Winning Flanders elevated Nuyens from the rank of disappointing also-ran to fully-fledged classics star. As he crossed the line in Flanders an Italian television announcer asked live on air – accidentally we hope – ‘who the f*ck is Nick Nuyens?’ She and everyone else know him now.
We barely noticed he was racing. A win all round.
Not one top fifty placing in Flanders, Roubaix, Amstel or Liège says it all.
So much promise – they made the podium in every major race bar Flèche Wallonne and Dwars Door Vlaanderen – but so little reward. In Cancellara they had a rider arguably as strong if not stronger than Gilbert, but on the cobbles he lacked both a team and, more importantly, the guile and racing brain of the Belgian.
Each of Cancellara’s telegraphed attacks were predictable and over-reliant on one tactic, while the Schleck’s performance in Liege was a damning demonstration of their lack of imagination when it comes to going for the jugular. Reliance – like Cancellara – on one tactic coupled with the fact they have an inability to race for one single brother will lose them more races than it wins.
Take note: if they race like that at the Tour, and Contador is on the start line, the Spaniard will win his fourth yellow jersey. And while we’re at it and making Tour de France predictions – Fränk to finish ahead of Andy this year.
Damiano Cunego (Lampre-ISD) and Filippo Pozzato (Katusha)
Cunego had the chance to leave Lampre at the end of 2010 but chose to re-sign for the money. At the time it was obvious he needed a fresh start and not even 6 months on, his decision to stay in pink and blue seems to be a glaringly mistake. Not that staying with Lampre is the sole reason he bombed this spring. There was an ear infection at the start of April but Cunego has gone backwards since winning two classics in 2008 and there doesn’t appear to be any sign of him returning to top form. Having given up on major tours – a few years too late – he must now try and define just exactly what rider he can be for the future. A classics thoroughbred or not?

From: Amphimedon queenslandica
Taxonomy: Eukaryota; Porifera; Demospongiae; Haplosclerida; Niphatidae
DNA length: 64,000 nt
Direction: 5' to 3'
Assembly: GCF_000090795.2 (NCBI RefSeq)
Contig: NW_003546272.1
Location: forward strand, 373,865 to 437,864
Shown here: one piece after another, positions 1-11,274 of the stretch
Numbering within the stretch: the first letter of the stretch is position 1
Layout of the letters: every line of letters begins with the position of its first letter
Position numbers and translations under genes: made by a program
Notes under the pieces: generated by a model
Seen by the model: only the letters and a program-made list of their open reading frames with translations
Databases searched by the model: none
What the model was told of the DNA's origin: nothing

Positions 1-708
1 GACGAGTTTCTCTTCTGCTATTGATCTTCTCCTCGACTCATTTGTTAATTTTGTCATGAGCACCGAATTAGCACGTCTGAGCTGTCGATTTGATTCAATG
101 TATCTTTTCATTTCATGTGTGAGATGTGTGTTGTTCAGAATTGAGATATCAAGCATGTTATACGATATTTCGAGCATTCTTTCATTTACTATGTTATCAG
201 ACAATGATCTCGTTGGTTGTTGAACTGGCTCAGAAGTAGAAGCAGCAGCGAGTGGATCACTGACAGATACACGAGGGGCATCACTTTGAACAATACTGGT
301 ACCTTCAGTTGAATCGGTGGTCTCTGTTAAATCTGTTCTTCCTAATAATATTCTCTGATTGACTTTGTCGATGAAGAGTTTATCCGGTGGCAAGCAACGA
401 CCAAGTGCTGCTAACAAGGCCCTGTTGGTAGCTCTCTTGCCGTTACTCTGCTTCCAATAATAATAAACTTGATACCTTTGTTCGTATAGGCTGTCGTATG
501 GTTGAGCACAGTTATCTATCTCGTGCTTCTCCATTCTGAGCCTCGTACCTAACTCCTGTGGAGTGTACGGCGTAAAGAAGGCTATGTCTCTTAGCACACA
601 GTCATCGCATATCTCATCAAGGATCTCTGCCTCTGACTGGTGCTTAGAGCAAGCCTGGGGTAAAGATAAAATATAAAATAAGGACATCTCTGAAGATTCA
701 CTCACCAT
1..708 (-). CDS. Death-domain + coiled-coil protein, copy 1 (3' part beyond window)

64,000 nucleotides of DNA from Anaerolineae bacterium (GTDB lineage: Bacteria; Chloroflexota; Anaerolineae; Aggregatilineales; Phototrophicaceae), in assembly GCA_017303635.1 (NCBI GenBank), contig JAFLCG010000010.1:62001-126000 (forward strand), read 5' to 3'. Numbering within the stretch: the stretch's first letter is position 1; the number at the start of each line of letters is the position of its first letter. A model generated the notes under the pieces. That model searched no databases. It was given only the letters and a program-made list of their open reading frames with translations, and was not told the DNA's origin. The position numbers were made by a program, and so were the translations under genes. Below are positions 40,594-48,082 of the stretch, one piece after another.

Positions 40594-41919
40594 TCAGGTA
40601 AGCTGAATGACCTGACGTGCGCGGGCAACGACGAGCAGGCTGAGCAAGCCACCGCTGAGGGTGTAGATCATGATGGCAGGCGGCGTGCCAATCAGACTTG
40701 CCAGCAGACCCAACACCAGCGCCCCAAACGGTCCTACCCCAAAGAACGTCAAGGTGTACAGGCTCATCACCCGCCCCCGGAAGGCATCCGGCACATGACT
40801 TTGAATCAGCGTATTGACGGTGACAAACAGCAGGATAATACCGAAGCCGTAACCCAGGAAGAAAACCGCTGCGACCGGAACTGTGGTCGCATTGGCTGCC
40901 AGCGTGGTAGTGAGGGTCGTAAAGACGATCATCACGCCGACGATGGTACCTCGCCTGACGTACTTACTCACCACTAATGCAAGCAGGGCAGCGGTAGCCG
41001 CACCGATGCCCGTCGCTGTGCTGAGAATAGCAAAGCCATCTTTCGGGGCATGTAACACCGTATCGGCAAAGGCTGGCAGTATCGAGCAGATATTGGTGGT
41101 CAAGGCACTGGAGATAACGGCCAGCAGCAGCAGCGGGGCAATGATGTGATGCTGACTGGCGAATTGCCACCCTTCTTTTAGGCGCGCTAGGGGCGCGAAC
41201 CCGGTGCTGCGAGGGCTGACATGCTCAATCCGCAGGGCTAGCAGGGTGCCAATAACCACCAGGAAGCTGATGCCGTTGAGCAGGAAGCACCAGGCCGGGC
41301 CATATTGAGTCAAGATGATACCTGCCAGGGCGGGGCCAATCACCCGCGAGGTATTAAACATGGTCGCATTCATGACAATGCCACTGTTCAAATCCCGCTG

As for Pozzato a change of team can’t come soon enough. Publicly criticized by the no-nonsense Tchmil, the Italian finds himself out of favour at Katusha, despite being the team leader. Luckily for him Italian cycling is desperate for both a classics rider and a level of credibility so a new team will at least match some of what Pozzato is already earning.
No Monument since 2009 and the signs don’t look too good with Boonen still uncertain about his future at the team. However, could his possible departure be the re-making of both him and Lefevere’s team? The squad is in desperate need of a spring clean and their stagnation and over-reliance on a leader with waning powers has been their downfall. Chavanel stood out as a good alternative on the cobbles and was unlucky not to come away with a win.
It appeared that Team Sky had learnt much from their bumpy start in 2010 and began the season with a more relaxed environment at their team camp, realistic expectations and a handful of wins in minor races. All looked well on the eve of Milan-San Remo. However, as the Classics played out it became glaringly obvious that Team Sky had missed one important aspect from the winter: signing riders. Last year showed that while Flecha will always be up there – and he’s recently rumoured to have re-signed – he has little chance of ever winning a major classic, while Boasson Hagen has a worrying injury record.
Simon Gerrans’ podium at the Amstel Gold Race and Rigoberto Uran’s fifth at Liège-Bastogne-Liège aside, their best result was Flecha creeping into the top ten at Roubaix and Thomas’s promising ride at the Tour of Flanders. However given their budget and their readdressed goals away from the Tour, this was a poor campaign.
Not bad, with a podium in Paris-Roubaix and plenty of aggression out on the road, but more was expected after the incredible start the team had to the season, especially from Robert Gesink, who consistently underperformed in the Ardennes.